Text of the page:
Los Muertos (2004)

Dir. by Lisandro Alonso

I’ve been trying to catch up with the work of a few of the highly regarded directors who will have new films at TIFF this year, and this morning I watched Lisandro Alonso’s Los Muertos, which, at least on a first viewing, is one of the most exciting and important films I’ve seen in some time. I just regret that I hadn’t had a chance to see it before watching Alonso’s Fantasma at TIFF ’06. I was put off by what I felt was a misanthropic streak in that film, though after having spent 80 minutes with Vargas now, I wonder how different my experience of it would be.

I’m tempted to call Los Muertos “important” because it complicates a tendency of contemporary art cinema. So many of the films I like fall into particular formal habits: long takes, static cameras, expressionless faces, an avoidance of close-ups and reaction shots, little non-diegetic sound, and a curious attention to physical space (typically the natural world — trees, leaves, grass, bodies of water, etc.). It’s become a kind of formula, and critics and cinephiles who are drawn to these kinds of films are prone, I think, to be a bit too forgiving of their faults. Like, I remember watching Naomi Kawase’s The Mourning Forest last year and thinking, “Okay, this movie has everything I like in a film, so way does its stab at transcendence seem so totally calculated and false to me?”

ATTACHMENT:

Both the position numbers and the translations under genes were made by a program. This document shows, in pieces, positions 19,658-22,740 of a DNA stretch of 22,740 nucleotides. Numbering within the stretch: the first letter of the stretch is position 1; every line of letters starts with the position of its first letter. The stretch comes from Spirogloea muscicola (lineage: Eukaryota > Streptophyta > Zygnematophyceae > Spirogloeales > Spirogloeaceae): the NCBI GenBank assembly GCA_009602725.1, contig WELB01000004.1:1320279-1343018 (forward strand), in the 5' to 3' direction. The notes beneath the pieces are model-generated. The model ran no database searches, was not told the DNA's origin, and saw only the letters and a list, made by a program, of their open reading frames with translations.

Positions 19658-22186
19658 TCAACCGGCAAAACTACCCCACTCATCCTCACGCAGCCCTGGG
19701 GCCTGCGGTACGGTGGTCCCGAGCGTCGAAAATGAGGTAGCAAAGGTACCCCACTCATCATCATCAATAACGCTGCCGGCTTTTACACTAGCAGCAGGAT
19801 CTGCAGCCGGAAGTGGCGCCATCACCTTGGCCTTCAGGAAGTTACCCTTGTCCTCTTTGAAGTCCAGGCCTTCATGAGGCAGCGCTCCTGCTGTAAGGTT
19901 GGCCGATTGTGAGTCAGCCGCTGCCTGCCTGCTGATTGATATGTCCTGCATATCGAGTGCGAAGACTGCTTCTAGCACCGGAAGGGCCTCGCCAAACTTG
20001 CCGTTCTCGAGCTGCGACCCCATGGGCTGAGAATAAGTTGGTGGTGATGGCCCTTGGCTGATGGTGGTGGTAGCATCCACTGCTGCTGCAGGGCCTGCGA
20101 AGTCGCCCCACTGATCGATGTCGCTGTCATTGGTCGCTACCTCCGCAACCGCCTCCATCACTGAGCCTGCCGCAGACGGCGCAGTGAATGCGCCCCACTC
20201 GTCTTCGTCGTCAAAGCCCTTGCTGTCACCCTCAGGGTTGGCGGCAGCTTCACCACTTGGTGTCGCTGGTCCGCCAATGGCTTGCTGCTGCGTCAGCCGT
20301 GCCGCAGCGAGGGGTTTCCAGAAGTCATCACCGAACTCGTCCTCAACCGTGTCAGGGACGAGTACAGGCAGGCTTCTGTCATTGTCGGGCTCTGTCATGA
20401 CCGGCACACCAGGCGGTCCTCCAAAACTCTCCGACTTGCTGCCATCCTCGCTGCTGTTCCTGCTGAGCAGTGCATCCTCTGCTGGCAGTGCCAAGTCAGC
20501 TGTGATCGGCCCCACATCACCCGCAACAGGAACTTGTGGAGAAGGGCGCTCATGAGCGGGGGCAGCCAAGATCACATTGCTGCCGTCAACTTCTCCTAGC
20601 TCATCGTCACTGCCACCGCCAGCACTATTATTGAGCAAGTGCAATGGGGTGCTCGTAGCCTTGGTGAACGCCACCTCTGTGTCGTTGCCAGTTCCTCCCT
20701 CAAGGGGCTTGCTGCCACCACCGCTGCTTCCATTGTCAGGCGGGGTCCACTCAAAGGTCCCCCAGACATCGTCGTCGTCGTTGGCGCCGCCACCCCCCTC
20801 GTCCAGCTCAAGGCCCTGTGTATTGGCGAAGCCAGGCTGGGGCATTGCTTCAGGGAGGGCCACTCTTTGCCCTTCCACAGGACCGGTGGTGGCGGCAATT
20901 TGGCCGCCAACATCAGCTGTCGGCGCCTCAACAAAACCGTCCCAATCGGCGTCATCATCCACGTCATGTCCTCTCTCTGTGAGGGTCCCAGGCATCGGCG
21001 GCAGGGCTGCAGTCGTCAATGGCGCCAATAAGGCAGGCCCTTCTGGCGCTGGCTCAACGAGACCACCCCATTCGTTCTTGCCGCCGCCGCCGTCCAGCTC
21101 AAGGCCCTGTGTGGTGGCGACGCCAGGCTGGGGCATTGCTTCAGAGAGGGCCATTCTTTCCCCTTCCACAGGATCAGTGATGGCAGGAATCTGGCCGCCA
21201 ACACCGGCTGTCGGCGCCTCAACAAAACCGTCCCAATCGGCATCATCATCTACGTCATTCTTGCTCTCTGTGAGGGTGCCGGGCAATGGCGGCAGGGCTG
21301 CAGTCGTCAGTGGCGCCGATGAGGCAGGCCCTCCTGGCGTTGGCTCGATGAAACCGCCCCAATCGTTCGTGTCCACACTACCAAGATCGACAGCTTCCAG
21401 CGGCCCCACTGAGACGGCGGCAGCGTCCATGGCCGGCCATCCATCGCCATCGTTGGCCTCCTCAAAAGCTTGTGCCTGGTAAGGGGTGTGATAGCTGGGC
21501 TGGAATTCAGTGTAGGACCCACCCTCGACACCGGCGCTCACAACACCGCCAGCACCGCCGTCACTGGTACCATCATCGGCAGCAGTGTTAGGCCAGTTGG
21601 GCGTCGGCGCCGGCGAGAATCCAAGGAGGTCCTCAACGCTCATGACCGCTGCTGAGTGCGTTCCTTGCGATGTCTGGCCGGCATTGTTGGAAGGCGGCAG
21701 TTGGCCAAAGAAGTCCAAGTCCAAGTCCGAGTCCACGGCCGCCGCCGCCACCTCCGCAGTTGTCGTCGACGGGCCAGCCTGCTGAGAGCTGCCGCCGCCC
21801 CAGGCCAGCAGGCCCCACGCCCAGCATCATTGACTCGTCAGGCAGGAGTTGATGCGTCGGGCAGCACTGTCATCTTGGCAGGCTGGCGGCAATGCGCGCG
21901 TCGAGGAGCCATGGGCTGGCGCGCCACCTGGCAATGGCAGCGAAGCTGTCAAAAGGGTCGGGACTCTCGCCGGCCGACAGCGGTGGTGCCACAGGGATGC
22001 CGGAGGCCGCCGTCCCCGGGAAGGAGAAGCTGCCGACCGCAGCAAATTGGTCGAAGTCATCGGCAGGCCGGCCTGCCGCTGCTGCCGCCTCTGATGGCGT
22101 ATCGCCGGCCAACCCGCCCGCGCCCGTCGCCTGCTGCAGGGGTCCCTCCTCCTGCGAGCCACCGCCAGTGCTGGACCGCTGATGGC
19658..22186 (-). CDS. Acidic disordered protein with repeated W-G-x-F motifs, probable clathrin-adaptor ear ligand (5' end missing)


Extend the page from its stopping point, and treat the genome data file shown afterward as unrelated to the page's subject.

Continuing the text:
What fascinates me about Los Muertos is that it explores the connection between form and content by taking all of the tropes of “transcendental cinema” and staining them, by narrative means, with dread and violence. It reminds me of Brian Eno’s answer (apocryphal, perhaps) when he was asked if he was the father of New Age music: “No, my music has evil in it.”